A March survey from the Lenders One mortgage barometer found that lending professionals are feeling optimistic about the 2016 housing market.Sixty two percent of mortgage professionals believe mortgage purchase production will rise this year.1
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Of the 200 participating lending professionals, 62 percent believe mortgage purchase production will rise this year and 87 percent believe the mortgage purchase market will be somewhere between somewhat and extremely active.
Daniel T. Goldman, Interim CEO at Lenders One, explained the significance of these numbers:
"The strong confidence levels we're seeing among lenders highlight the continued bounce back from one of the most challenging real estate and lending environments in U.S. history," Goldman said. "In an environment where lenders can once again focus on business growth initiatives, it will be more important than ever for mortgage professionals to have access to the tools and ongoing training they need to capitalize on these emerging trends."
These emerging trends include the influx of millennials, Hispanics, non-traditional and boomerang buyers into the housing market. When asked which groups present the best growth opportunities, 79 percent of mortgage professionals named millennials and 71 percent identified Hispanics. Trailing just behind these two groups were non-traditional buyers - those who purchase rental and vacation homes - and boomerang buyers, those who are now able to obtain a mortgage after a bankruptcy or foreclosure. Seventy percent of mortgage professionals said the former represent a key growth opportunity and 68 percent mentioned the latter.
The Idea that Millennials aren't Buying is a Myth
It is no surprise to see that mortgage professionals have identified the Hispanic buyer market as home to a key growth opportunity in 2016. Many reports have been released demonstrating that Hispanic homeownership is indeed on the rise, but there seem to be more conflicting opinions about what's going on with millennials and the housing market.
Some experts say millennials are entering the housing market in droves, while others maintain they are being edged out. It's starting to seem like it's possible for both sides to be right. What is known, however, is that a large portion of millennial homebuyers are a huge force in the housing market right now. In fact, they currently comprise 35 percent of all homebuyers in the U.S., making them the largest home buying generation in the country.2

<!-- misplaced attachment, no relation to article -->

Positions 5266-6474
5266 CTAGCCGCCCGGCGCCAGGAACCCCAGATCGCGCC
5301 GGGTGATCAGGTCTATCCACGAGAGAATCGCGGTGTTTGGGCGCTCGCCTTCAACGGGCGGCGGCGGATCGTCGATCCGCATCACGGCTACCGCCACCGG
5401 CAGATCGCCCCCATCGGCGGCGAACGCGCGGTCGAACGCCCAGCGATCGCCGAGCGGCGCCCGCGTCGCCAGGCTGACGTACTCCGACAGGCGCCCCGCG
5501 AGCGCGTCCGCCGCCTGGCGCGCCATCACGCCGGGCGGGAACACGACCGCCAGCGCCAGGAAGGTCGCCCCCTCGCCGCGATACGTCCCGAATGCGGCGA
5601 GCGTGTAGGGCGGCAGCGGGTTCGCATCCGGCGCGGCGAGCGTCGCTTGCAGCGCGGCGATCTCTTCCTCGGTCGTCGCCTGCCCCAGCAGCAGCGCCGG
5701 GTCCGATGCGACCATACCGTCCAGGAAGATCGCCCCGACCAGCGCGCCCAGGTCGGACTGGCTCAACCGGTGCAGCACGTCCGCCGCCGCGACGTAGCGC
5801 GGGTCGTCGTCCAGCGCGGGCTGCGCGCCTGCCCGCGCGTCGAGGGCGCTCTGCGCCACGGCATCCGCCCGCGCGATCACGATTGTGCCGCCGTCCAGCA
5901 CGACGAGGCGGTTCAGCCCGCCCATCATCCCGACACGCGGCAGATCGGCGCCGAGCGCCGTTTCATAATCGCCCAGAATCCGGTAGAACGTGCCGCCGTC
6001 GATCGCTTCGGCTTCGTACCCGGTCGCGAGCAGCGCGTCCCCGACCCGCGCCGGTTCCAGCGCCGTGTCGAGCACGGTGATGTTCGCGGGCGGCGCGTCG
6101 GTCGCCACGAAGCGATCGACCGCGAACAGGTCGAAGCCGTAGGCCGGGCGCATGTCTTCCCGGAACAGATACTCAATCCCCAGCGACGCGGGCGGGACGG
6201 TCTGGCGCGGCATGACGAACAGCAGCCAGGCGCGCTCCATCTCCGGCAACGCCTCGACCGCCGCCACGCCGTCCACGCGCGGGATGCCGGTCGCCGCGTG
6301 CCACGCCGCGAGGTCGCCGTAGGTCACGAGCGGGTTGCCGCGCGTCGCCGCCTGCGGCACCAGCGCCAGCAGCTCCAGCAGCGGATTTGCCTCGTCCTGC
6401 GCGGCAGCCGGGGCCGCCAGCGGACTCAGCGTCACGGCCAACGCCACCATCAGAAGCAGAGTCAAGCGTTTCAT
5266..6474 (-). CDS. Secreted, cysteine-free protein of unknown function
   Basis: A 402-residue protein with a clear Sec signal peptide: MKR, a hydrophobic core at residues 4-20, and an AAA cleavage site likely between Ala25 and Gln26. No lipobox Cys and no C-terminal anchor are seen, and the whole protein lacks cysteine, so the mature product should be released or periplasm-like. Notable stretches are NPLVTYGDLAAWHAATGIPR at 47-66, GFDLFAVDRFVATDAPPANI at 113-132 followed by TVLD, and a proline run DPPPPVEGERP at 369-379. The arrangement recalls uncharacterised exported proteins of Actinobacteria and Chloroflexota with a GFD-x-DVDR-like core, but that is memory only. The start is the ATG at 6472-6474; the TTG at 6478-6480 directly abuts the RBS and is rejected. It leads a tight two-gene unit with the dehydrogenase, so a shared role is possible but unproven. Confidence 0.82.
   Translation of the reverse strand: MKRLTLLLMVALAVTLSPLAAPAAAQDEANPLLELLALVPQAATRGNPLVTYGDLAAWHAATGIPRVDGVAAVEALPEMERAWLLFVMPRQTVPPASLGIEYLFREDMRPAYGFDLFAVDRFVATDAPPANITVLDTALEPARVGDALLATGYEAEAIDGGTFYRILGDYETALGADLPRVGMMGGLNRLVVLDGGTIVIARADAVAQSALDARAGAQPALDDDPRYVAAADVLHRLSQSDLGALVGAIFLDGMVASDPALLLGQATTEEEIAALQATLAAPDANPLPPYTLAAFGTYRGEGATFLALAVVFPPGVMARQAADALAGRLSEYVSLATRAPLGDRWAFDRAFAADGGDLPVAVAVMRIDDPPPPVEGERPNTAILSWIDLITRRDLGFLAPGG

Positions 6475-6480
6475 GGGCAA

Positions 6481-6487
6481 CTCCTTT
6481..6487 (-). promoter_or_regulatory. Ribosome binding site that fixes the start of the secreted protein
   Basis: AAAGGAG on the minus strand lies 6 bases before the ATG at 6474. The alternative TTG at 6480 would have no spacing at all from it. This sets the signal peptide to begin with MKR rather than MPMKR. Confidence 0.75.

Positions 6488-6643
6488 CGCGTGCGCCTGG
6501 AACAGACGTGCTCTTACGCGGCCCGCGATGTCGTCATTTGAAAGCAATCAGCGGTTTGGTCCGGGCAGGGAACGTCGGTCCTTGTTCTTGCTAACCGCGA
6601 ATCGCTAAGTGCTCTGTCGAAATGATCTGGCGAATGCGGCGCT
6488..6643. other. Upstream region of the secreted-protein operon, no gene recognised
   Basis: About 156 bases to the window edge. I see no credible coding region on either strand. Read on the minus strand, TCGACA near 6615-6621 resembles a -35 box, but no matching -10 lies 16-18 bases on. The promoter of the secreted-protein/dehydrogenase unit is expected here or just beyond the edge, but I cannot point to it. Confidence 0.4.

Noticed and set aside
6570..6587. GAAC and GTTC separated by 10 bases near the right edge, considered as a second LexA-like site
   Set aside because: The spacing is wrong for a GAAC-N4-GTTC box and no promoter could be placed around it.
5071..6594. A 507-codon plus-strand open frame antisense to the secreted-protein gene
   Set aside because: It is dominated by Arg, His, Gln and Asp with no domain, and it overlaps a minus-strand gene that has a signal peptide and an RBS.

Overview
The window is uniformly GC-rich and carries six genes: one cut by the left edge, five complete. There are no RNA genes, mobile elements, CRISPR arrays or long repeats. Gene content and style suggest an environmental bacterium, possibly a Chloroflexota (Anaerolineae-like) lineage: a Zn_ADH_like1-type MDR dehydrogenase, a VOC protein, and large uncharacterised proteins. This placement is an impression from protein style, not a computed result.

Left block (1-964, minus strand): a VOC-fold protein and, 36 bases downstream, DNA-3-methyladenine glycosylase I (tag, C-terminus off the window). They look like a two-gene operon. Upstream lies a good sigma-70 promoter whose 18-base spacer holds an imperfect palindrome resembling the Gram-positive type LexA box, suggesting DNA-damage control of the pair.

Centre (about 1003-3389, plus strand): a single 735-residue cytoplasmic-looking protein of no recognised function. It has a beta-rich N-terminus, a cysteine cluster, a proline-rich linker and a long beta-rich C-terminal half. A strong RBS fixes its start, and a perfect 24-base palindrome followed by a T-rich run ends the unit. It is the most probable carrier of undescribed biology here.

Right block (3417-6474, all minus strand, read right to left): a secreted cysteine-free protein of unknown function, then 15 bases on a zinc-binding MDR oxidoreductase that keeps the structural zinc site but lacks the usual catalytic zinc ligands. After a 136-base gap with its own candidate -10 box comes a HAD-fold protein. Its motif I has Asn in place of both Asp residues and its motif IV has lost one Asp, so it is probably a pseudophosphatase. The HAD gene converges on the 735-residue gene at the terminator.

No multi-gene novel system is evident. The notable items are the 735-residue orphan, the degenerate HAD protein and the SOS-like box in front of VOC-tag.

Millennial homeownership is on the rise as renting increasingly becomes less affordable than buying. Also, millennials are saving money - about 8 percent of their income on average - and have begun saving at earlier ages than the generations who came before them. Through activities like coupon sharing and decisions like living with their parents, millennials are finding ways to save up for that down payment.
Finally, it is getting easier to qualify for loans as new programs - like the Fannie Mae HomeReady program that requires only a 3 percent down payment - spring up to help cash-strapped buyers. Many millennials are settling down in the suburbs, where it has proven to be cheaper to own a home than in urban areas.3
Millennials grew up during a time of great economic disparity, and as a result they are more motivated to save. According to a Bankrate report, millennials are the generation that is currently most comfortable with their financial situation, including savings, net worth and debt.4
"Millennials have a greater inclination toward saving, for both emergencies and retirement, than we've seen from previous generations," explained Bankrate Chief Financial Analyst Greg McBride. "Much of this is attributable to the financial crisis and Great Recession coming during the financially formative years for many millennials."
The Bottom Line
Unemployment rates are decreasing in the United States, and as such, the amount of disposable income is rising for many Americans. That availability, along with low mortgage rates, should lead to an active housing market. So far, this spring has in fact been a seller's market, with buyer demand high and inventory remaining low.
As the economy continues to improve and more Americans look to achieve the American Dream of homeownership, it seems millennials, Hispanics, non-traditional buyers and boomerang buyers will be leading the charge.
2National Association of Realtors
3The Mortgage Reports